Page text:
Finally, our annual planning process includes re-examining the audit universe to ensure that all university activities are considered when determining how audit resources will be allocated.  We also consider new regulatory developments, new business processes, and institutional priorities and strategic initiatives. 

The Office of Internal Audit continues to utilize a formalized risk assessment methodology in selecting processes/units/systems for inclusion in the annual audit plan.  Relative risk assessment is necessary to provide a basis for the rational deployment of our limited resources across the institution. The risk factors that we considered in prioritizing institutional activities are:

  • Impact on the University’s mission
  • Impact on University finances
  • Assessment of the activity’s control environment
  • Level of compliance concerns
  • Impact of information technology
  • Complexity and/or diversity of the activity
  • Changes in the organization or leadership
Our operational risk assessment resulted in a risk ranking of 180 individual auditable activities, of which 22 are considered to be high risk, 107 moderate risk, and 51 low risk.  A rating of “high-risk” does not mean that the activity is perceived to have control problems, but rather reflects the criticality or centrality of the activity to the University’s mission.

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Overall Risk Assessment

In FY 2016 we devoted significant audit attention to centralized business processes to assess the impact of the Enterprise Upgrade on the University’s control environment.  The proposed FY 2017 audit plan provides greater coverage of academic units in response to decanal requests as well as to ensure that the control environments in these units remain stable in light of administrative cost reductions.  The audit plan also continues to provide coverage in Athletics and units impacted by the Human Participant Protection implementation plan.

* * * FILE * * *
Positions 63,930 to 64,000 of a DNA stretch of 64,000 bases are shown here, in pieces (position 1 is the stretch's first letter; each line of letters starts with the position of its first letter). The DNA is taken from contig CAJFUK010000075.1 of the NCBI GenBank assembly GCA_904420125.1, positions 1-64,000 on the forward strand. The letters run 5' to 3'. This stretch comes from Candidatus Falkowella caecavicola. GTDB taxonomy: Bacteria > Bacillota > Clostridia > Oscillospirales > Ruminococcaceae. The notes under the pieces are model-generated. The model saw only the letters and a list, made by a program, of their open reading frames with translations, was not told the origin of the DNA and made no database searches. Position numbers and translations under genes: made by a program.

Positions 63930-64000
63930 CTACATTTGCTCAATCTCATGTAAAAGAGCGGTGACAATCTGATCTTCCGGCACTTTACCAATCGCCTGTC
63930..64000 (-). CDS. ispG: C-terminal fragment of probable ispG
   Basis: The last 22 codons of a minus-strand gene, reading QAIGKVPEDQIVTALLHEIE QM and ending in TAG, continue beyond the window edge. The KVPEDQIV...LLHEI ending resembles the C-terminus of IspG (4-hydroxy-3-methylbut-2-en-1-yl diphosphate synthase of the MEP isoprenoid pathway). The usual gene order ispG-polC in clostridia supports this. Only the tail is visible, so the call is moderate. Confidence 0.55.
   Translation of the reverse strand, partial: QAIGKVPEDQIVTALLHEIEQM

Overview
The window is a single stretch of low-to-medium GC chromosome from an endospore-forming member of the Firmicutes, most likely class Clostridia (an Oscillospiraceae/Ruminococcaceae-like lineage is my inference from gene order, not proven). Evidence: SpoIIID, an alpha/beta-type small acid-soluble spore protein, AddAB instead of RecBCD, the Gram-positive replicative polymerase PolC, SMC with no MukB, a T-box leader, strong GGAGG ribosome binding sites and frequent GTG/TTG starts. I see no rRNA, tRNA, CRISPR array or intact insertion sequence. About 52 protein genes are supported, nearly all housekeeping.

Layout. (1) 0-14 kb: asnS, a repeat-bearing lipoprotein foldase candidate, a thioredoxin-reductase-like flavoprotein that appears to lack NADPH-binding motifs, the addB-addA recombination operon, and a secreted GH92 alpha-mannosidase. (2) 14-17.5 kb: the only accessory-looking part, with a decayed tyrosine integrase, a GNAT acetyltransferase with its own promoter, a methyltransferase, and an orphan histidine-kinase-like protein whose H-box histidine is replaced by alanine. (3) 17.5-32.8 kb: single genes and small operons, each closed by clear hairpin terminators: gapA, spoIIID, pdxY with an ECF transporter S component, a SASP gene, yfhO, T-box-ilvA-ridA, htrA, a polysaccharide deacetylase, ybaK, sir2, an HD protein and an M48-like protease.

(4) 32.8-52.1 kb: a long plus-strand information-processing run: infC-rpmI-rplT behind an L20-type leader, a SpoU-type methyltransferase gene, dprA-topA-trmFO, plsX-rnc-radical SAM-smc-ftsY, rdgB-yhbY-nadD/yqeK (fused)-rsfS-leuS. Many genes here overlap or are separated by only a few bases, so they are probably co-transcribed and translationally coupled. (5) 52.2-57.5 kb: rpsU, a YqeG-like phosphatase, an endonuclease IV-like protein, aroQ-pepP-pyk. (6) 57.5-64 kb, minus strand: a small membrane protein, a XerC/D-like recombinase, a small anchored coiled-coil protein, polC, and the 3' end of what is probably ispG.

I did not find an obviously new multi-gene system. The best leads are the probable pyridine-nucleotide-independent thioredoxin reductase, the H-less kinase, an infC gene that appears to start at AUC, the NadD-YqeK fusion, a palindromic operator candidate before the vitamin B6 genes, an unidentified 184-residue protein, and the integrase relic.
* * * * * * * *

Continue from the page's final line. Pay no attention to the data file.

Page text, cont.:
In selecting specific activities for inclusion in the audit plan, we recognize there are areas of high risk across the University that we have intentionally excluded because 1) the issues are well known and are being addressed by the administration, 2) the activity lacks the necessary maturity for meaningful auditing, or 3) the issues are receiving extensive external review.  Such risks include those associated with M Health, Psychiatry, fetal tissue procurement, and the Healthcare Center of (IT) Excellence.  We will continue to monitor these areas outside of the audit process for indications that audit coverage would be helpful.

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Allocation of Audit Resources

The audit plan is based on a planned staffing complement of 16.75 FTE professionals, which is our full complement.

Approximately 54% of the Office of Internal Audit’s resources are committed to the completion of planned audit projects.  This year 6% of those resources will be needed to complete carry-over work from our FY 2016 audit plan.  Five audit projects are currently in process and will be completed in FY 2017.

The remainder of our FY 2017 audit resources is reserved as follows:

  • 11% has been reserved to accommodate requests from the President, the Board, or members of the senior leadership team.  This has been supported by the Audit and Compliance Committee.  The number of hours remains consistent from previous years.
  • 5% has been reserved for investigations.  The number of hours remains consistent from previous years.
  • 4% has been reserved for follow-up procedures performed on behalf of the Audit and Compliance Committee.  The number of hours remains consistent from previous years.
  • 26% has been set aside for internal administrative functions, including our continuous improvement efforts.  This remains fairly consistent with the previous year.